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By The Cover: The Wizard of Oz

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To read the first entry of the By The Cover series and see what this is all about, click HERE.

I’ve already discussed at length how much of an impact The Wizard of Oz has made upon the world. Well today I’m doing it again. This time I’m focusing on a big part of what made it such an iconic film – the music. Needless to say a movie that gave us such memorable tunes would ensure decades worth of covers by plenty of voices that are worth revisiting and rediscovering. So, for The Wizard of Oz’s 80th anniversary and as a part of Taking Up Room’s Wizard of Oz Blogathon, we’re taking an audio journey over the rainbow.

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MovieBabble Link: Why The Wicked Witch is the Best Villain of All Time

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It’s been a while since one of these, hasn’t it? In honor of The Wizard of Oz’s 80th anniversary, here’s my look at why The Wicked Witch of the West is one of the greatest villains of all time. It expands a bit on my assessment of her from my original review of The Wizard of Oz. And it’s not the only tribute I have lined up today! Click HERE to read it!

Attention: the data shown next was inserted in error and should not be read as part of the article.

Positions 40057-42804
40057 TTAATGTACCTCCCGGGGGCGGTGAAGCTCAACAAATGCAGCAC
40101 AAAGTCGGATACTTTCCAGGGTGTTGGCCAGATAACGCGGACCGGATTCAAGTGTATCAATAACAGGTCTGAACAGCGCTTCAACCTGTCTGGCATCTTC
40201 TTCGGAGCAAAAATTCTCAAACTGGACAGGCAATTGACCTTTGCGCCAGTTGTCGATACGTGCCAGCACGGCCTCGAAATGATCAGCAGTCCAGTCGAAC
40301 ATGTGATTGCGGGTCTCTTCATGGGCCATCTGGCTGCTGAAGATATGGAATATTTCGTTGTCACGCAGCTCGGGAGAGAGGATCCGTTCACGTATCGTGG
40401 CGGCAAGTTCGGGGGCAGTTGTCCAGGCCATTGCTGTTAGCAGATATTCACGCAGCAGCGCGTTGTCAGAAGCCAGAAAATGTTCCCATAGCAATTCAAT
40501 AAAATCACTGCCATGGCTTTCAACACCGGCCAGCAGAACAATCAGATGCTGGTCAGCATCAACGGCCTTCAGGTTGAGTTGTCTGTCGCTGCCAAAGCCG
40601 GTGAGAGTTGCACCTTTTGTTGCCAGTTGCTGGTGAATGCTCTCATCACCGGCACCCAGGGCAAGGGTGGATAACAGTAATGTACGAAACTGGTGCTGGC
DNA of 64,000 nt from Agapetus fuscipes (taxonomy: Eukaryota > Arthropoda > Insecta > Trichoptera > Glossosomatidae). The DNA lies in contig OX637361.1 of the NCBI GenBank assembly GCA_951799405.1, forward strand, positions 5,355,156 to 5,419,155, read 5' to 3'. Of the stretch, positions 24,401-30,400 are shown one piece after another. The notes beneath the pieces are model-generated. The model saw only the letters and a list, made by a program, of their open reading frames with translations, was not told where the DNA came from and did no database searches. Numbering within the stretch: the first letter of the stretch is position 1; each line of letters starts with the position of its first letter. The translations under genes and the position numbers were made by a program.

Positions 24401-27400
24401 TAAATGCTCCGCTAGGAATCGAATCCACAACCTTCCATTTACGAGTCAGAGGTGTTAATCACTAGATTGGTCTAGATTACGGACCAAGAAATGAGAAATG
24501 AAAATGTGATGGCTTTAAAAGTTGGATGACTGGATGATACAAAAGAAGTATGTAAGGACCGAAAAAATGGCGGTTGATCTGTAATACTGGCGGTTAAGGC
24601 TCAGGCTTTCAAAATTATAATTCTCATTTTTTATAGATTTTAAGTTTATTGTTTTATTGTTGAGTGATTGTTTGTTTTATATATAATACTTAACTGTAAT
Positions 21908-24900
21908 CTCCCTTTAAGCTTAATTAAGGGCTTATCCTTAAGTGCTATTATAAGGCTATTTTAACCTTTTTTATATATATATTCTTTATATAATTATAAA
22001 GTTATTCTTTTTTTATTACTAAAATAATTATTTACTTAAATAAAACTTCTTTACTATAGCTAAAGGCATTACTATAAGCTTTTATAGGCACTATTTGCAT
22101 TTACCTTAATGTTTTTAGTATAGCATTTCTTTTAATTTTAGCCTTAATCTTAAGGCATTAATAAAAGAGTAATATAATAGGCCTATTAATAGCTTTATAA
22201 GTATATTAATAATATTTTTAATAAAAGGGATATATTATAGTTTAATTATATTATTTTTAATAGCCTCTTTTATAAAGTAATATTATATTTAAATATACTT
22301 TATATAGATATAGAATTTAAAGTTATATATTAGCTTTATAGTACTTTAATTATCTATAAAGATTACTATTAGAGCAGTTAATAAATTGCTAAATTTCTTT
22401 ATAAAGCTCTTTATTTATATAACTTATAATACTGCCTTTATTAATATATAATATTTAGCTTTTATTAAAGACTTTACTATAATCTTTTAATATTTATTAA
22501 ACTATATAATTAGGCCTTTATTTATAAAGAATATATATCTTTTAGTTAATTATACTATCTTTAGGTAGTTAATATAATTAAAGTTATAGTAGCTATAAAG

Rest In Peace, Richard Williams

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Richard Williams, one of the last great geniuses of traditional animation, has passed away. It should come as no surprise considering his age, but it does little to diminish this loss.

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What’s Happening in September?

Some of you might remember that earlier this year I held an emergency fundraiser for Notre Dame in the aftermath of its devastating fire. I vowed whoever donated a certain amount would get a movie review of their choice, and it’s high time I came through on that promise.

So Gordhan Rajani, longtime reader and devoted Patron, I have one question for you this September:

ARE YOU READY TO ROCK?!

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Class is in session September 1st, regular movie voting for October will resume September 2nd. And as a reminder, the fourth anniversary review is posted! Now enjoy the rest of your summer vacation! Shelf out!